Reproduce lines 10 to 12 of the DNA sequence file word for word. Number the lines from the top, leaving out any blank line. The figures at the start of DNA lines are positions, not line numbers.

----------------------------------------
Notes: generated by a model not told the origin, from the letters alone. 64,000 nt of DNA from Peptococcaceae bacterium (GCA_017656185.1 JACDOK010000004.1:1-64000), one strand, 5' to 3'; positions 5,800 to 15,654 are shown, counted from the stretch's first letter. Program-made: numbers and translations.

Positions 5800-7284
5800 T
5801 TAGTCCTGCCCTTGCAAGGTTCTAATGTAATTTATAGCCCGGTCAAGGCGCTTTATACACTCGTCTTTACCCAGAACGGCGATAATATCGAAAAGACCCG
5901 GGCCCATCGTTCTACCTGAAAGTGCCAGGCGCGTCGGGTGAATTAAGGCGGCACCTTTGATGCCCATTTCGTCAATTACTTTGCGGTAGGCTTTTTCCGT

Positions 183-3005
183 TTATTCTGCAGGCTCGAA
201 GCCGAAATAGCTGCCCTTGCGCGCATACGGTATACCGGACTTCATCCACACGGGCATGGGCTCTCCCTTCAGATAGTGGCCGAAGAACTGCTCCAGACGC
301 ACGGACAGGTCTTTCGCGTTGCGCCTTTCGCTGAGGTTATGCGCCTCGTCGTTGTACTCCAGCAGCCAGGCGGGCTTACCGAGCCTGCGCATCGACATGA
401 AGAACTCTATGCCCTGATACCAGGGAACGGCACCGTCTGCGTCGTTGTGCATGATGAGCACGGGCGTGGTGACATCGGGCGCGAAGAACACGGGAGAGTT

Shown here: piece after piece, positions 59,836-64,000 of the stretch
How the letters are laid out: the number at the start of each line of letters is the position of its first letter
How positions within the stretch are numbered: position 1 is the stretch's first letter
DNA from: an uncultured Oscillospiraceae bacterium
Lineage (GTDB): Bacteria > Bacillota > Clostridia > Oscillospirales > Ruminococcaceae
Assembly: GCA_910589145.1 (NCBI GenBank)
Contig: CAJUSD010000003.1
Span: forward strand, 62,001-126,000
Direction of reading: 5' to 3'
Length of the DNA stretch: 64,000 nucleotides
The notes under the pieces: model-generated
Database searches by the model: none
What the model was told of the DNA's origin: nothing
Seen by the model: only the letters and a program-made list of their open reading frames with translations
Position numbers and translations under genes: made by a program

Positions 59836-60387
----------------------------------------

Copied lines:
401 AGAACTCTATGCCCTGATACCAGGGAACGGCACCGTCTGCGTCGTTGTGCATGATGAGCACGGGCGTGGTGACATCGGGCGCGAAGAACACGGGAGAGTT

Shown here: piece after piece, positions 59,836-64,000 of the stretch
How the letters are laid out: the number at the start of each line of letters is the position of its first letter